No Voice, No Vote, No Liberty

Liberty Bell in Philadelphia, PA

“They who have no voice nor vote in the election of representatives do not enjoy liberty but are enslaved to those who do.” Ben Franklin, 1774

I signed up for VDVR training (Voter Deputy Voter Registrar) since Labor Day begins the campaign season for the 2022 Midterm Election. VDVR is not risk free. The completed registration form lists my name and VDVR number at the bottom. If I incorrectly fill out the form here in Texas, it can bring a criminal penalty, a felony, even if I make an honest mistake. Strange that helping people register to vote can create such fear and loathing in the TX Legislature.

How many people can I register in a day going door-to-door or sitting in a booth at a parade or civic event? 20 to 40. How many people could be registered if automatic registration took place at the DMVor Social Security? Millions. It’s a numbers game. Nationwide 1 in 4 eligible voters are not registered to vote, which partially explains why the U.S. has one of the lowest rates of voting among the developed nations.

But adding registered voters to the rolls does not appeal to some elected officials, who prefer the status quo. Yet progress is being made. Since 2015 nineteen states have switched to automatic voter registration (AVR), primarily blue states. But wait, nineteen mostly red states have acted to restrict voting rights, mostly in 2021. Bills to restrict voting (440) have been filed in 48 states, just 34 have passed, including four wide-ranging omnibus voting restrictions in Georgia, Iowa, Florida, and, yes, Texas.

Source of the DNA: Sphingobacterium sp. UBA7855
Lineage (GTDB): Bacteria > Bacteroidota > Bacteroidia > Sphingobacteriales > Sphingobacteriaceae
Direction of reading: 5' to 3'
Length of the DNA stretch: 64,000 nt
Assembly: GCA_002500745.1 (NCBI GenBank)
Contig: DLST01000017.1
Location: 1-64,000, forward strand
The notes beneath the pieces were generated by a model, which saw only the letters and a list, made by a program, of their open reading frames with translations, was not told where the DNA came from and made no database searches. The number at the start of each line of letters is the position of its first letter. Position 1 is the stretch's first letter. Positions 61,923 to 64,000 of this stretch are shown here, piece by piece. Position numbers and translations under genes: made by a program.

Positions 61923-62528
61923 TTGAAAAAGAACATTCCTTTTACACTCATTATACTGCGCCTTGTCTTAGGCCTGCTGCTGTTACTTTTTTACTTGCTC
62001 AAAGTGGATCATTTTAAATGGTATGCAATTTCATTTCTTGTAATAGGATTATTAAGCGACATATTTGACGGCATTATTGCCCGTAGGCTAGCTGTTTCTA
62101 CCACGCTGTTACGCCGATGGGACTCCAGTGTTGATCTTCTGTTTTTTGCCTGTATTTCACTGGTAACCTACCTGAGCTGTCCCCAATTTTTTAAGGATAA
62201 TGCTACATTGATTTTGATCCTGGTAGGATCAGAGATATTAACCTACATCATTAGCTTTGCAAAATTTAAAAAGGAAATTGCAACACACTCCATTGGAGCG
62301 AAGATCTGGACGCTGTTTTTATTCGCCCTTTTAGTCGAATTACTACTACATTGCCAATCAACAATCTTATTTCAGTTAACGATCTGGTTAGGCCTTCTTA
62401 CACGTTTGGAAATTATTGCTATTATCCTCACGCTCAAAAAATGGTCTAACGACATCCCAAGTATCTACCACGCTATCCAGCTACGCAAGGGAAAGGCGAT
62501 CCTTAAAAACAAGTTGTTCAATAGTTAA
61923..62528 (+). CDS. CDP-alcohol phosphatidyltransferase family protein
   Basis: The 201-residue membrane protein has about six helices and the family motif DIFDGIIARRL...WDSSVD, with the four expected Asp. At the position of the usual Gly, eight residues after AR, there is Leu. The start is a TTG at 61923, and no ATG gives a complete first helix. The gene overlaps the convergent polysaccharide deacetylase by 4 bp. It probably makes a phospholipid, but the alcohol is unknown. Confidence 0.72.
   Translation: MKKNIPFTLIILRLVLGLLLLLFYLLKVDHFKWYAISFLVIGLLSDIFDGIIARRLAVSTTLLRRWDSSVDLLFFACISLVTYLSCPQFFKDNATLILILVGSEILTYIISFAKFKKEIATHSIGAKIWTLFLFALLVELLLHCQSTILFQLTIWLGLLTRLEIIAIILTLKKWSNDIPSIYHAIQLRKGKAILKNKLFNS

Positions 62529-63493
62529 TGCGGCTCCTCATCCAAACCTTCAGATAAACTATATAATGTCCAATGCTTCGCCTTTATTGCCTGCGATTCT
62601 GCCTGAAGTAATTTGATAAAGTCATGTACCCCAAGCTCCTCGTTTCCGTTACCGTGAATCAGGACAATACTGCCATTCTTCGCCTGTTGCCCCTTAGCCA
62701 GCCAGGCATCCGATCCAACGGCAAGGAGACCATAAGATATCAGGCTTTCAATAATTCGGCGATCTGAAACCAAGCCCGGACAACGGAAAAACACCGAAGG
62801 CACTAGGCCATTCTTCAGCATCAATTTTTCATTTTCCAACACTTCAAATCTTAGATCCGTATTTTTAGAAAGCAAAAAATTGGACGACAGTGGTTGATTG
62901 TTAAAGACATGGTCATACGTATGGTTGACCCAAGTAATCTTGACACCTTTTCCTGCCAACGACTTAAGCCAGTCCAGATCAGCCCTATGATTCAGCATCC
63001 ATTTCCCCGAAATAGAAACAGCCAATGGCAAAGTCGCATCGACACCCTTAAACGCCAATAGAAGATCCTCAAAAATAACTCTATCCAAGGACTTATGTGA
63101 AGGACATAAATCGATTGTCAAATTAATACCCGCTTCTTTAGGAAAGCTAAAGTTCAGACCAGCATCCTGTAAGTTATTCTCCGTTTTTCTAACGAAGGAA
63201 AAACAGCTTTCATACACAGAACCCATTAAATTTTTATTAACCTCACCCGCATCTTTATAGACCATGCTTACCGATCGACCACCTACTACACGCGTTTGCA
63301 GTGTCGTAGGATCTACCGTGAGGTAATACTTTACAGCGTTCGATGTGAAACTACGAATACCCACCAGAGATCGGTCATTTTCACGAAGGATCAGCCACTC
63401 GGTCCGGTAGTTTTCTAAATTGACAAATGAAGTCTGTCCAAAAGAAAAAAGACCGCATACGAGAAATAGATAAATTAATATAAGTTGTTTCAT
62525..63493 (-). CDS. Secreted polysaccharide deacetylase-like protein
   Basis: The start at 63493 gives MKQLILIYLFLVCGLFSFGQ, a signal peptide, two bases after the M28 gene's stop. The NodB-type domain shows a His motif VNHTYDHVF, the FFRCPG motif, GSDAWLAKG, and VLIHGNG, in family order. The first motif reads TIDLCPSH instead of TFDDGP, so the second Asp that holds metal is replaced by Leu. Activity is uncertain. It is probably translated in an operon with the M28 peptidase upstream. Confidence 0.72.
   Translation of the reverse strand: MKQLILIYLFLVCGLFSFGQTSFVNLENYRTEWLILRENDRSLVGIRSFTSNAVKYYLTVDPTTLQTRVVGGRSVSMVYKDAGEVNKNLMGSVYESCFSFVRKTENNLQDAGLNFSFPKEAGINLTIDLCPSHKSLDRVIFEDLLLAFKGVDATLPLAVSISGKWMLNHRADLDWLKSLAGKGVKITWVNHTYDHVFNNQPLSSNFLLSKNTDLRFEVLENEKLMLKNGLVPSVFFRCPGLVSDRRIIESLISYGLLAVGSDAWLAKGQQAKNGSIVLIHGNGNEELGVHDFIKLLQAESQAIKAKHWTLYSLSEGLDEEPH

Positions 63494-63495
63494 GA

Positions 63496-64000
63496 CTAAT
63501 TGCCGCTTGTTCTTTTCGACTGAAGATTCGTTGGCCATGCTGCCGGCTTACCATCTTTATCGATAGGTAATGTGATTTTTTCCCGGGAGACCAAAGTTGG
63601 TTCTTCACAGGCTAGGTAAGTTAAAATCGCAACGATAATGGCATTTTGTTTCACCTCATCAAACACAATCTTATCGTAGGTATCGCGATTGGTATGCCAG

False Smoke Screen: “Voter Fraud”

Since the 2020 Presidential Election, former President Donald Trump’s redundant and fake cries of fraud, have complicated the registration process. But what’s the risk here? David Litt in Democracy in One Book or Less does not deny there is voter fraud, but instead of dreaming up any old number, he relies on recent, nonpartisan studies.

Litt points to the fact that impostors filling out multiple ballots in places where they’re not registered is rare indeed. Impersonation “tarnishes approximately one ballot out of every 32,250,000.” If you can’t wrap your brain around that number, “imagine a human chain of voters, starting at polling in New York City, stretching across the country to Seattle, dropping down to Los Angeles, and returning back east as far as New Orleans.” In that 5,000-mile line, precisely one of them will commit fraud. (That’s .0000017 percent.) Checks and balances make it much more difficult to commit fraud.

Partisan, geographic, and racial divides over access to the ballot are the law in seven states, which have harsher voter ID laws, seven shrunk the amount of time allowed for mail-in voting, and four limited the use of ballot drop boxes for mail-in votes. Seven states made it easier to purge voters off the voter rolls. In 2020 the Electoral wizards in Georgia applied an “exact match” criterion to registration forms and election day signatures, not by handwriting experts, but by untrained poll workers. Who among us signs their name the same when we’re in a hurry vs. when we’re signing an official document? Is it possible to achieve a “perfect match”? Colorado has agreed to accept “a substantial match” to remove confusion.